Mr. GREGG. If the Senator will yield for one last question, and then, obviously, the Senator from Florida wants to be heard on the subject. But it is not silly because basically the fact pattern that is going to be created--were this amendment adopted and if it became law, without any directive to the FDA they have to step forward and actually evaluate these drugs to see if they meet safety and efficacy standards--the practical effect of this amendment would be that Customs and Border Protection could not stop any drugs coming into this country from other countries. That would include countries such as Pakistan and India and other countries which have some serious issues as to the efficacy and safety of those drugs.

In fact, if I were a creative terrorist, I would say to myself: Hey, listen, all I have to do is produce a can here that says ``Lipitor'' on it, make it look like the original Lipitor bottle--which is not too hard to do--fill it with anthrax and have a bunch of people from the United States order it who might be affiliated with me and import it that way into this country--or anything else they want to use in a biological way.

Here we are telling Customs and Border Protection that their job is to ratchet down on the capacity of terrorists to use entry ports into this country. And what you are saying in this amendment is: You, Customs and Border Protection, are not going to be allowed to evaluate anything that comes into this country which has a seal which makes it look like it is an FDA-type of drug. And the FDA will not have reviewed it. So nobody will have reviewed it.

So I think what you are creating--in your attempt to push FDA into doing something you feel they are not doing that they should do, you have targeted the wrong agency, and you are actually creating a massive hole in our capacity to secure or borders and protect ourselves.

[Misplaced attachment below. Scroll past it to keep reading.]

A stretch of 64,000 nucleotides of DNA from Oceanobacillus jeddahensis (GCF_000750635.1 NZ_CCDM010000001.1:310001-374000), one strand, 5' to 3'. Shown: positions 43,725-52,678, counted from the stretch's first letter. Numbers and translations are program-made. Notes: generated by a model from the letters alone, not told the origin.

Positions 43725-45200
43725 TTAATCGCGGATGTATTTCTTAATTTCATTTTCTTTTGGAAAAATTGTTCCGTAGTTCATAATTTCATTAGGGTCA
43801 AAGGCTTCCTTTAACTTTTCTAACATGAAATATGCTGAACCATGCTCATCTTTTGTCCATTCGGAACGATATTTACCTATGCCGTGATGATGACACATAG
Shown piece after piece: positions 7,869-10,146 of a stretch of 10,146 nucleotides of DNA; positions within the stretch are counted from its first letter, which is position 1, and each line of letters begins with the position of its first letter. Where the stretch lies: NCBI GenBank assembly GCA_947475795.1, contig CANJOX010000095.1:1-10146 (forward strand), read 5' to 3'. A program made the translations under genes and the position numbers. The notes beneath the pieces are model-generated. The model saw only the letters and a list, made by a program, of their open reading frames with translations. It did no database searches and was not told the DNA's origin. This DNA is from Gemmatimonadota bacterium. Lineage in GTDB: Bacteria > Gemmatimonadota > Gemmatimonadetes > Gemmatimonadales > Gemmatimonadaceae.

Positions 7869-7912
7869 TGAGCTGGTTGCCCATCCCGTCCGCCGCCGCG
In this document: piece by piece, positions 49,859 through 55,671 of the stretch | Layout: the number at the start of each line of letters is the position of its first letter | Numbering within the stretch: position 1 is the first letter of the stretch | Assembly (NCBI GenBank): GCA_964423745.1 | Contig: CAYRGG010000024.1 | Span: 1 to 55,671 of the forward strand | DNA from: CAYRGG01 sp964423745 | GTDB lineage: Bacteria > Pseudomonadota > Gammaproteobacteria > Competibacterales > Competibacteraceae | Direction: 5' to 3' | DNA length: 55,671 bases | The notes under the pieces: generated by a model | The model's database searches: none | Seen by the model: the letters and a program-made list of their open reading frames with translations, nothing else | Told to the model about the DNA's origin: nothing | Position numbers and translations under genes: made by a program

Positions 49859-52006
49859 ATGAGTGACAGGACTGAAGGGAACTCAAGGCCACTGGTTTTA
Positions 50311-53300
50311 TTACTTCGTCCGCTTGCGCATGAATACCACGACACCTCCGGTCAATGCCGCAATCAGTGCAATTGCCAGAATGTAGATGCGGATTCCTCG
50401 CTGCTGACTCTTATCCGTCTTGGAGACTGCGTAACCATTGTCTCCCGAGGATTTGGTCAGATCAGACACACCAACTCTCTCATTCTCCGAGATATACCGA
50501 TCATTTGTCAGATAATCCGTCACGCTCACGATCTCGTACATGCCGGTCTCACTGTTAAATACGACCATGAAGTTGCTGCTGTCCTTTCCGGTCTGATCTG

Mr. VITTER. Mr. President, reclaiming my time, let me respond to the chairman's remarks with two comments. First of all, the FDA--right now, today, this hour, as we speak--has all the authority it needs to take any of the actions the chairman has described. It does not need any additional directive or authority. It has that authority. So the suggestion that somehow we need to act toward the FDA to give it that authority before it can move is absolutely not the case. In fact, we have been trying to get the FDA to act in this regard for several years because there are legitimate safety issues that should be met.

Secondly, I compliment the chairman for trying to figure out a scenario in which this is a true top priority of Customs and Border Protection in a post 9/11 world. I just do not think it adds up, though. I do not think, with all the border security and terrorist threats we face as a nation, allowing the Customs and Border Protection agents to continue--to even escalate--their practice of taking away small amounts of prescription drugs from seniors crossing back from Canada, et cetera, is the right thing to do, is a right priority for Customs and Border Protection.

With that, Mr. President, I yield back my time and look forward to the comments from my amendment cosponsor, the Senator from Florida.


Mr. VITTER. Mr. President, at this point I would like to revise my amendment with the language which is at the desk.

The PRESIDING OFFICER. The Senator has the right to modify his amendment.

The amendment (No. 4548), as modified, is as follows:

On page 127, between line 2 and 3, insert the following:

Sec. 540. None of the funds made available in this Act for United States Customs and Border Protection may be used to prevent an individual not in the business of importing a prescription drug (within the meaning of section 801(g) of the Federal Food, Drug, and Cosmetic Act) from importing a prescription drug from Canada that complies with the Food, Drug, and Cosmetic Act.